By Ann-Christine Diaz and Max Sternlicht
At the Cannes Lions Festival of Creativity, Ad Age sat down with and Alex Diamond, HBO’s director of consumer marketing, and Andy Ferguson, group creative director at Droga5, to learn more about the expansive “Game of Thrones” #FortheThrone campaign that kicked off the final season of the popular show—and which is shortlisted for a Titanium Lion at Cannes this week.
The campaign comprised partnerships with other brands such as Bud Light, Red Cross and the Minnesota Timberwolves, as well as collaborations with agencies, including Wieden & Kennedy, Giant Spoon and 360i. It asked both fans and brands, what would they be willing to do “for the throne?” Bud Light, for example, was willing to sacrifice its mascot Bud Knight on advertising’s biggest day of the year, the Super Bowl, while fans showed they were willing to “bleed for the throne” in a blood donation tie-up with the Red Cross.
Diamond explains that a lot of thought went into those partnerships. “We knew people were going to be trading on our cultural currency, for us this was about being a part of the conversation and extending an arm to these different brands and saying, ‘Hey we’ll play alongside you guys, but here’s what you have to do. You’ll have to do something that you’ve never done before that you’ll arguably never do again and you’ll do it because of your love of the show.’ That’s really where the #FortheThrone brief was able to flex across all these different verticals, for all these different brands. If you’re a fan of the show, you can do something audacious.”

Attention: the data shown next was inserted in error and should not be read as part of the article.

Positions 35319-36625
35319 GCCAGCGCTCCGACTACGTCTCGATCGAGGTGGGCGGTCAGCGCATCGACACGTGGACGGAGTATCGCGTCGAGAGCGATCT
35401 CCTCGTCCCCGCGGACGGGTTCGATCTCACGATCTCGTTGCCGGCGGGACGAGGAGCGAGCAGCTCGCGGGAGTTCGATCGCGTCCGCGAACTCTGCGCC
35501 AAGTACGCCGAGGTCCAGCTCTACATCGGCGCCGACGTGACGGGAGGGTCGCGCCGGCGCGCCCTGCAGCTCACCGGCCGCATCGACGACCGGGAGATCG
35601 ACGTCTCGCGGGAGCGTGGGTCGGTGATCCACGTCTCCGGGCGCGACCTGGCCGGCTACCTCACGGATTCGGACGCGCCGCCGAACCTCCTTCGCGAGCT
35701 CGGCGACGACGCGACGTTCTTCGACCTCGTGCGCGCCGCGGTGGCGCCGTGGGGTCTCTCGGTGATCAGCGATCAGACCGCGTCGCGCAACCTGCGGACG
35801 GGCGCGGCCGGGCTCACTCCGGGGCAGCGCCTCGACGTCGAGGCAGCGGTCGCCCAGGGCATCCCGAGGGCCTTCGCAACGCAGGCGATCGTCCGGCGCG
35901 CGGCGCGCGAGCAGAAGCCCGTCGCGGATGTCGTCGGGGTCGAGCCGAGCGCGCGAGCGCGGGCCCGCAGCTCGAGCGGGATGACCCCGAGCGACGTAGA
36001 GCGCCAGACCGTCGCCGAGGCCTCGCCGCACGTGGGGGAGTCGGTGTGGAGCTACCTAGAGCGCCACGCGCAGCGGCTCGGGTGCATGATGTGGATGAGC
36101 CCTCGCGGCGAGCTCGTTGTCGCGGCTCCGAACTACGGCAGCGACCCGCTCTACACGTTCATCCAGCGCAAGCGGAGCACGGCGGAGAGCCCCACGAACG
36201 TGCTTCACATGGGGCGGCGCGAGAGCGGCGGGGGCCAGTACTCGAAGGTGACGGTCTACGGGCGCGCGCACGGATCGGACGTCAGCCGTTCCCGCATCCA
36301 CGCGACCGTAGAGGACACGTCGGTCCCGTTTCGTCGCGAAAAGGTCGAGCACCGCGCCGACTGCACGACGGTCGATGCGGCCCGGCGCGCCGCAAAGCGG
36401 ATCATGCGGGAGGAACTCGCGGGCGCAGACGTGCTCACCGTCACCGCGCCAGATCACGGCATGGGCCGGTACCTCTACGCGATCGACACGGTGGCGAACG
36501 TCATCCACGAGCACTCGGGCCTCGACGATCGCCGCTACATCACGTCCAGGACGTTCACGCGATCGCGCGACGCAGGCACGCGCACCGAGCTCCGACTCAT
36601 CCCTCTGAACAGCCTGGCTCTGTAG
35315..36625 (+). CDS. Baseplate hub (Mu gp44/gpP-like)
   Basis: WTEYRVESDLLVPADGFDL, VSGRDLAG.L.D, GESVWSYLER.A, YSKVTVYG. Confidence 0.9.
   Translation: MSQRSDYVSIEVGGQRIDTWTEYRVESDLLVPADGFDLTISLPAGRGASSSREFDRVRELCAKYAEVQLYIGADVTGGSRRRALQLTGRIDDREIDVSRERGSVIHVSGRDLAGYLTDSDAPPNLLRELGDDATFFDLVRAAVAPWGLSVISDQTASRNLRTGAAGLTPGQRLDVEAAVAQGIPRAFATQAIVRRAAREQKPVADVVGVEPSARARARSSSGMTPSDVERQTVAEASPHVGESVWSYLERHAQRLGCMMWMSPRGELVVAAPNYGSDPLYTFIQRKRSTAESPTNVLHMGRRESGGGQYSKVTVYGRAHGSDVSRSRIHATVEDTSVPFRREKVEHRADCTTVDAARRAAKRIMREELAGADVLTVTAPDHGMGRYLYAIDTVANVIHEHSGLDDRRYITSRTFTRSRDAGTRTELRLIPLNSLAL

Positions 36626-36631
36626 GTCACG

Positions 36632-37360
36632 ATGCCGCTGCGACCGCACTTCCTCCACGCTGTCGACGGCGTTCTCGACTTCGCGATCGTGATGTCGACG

The most audacious of all, arguably, was Bud Light’s Super Bowl sacrifice. Ferguson says that it all started when the agency came up with the idea, “What if, in the middle of the Super Bowl, we gave the most iconic spot a ‘Game of Thrones’ ending?” They then considered which are the biggest Super Bowl brands and Bud Light rose to the top. “They’ve been an iconic Super Bowl brand for decades,” he says. “It’s a perfect synergy with the fact they’ve got a medieval world. We can do a spot with them and no one would see it coming. We basically wrote a script and pitched it to them and said, ‘Look, we want to kill the Bud knight, in quite a gruesome way and we want to end with the ‘Game of Thrones’ logo, not the Bud Light logo, otherwise we could go to the next people along; it could have been Burger King, it could have been Coca-Cola.’ Amazingly, they said yes and were really up with it.”
That led to a collaboration with Bud Light’s agency, Wieden & Kennedy, “which was crazy in itself,” Ferguson adds.
This article has been published in collaboration with Adage.com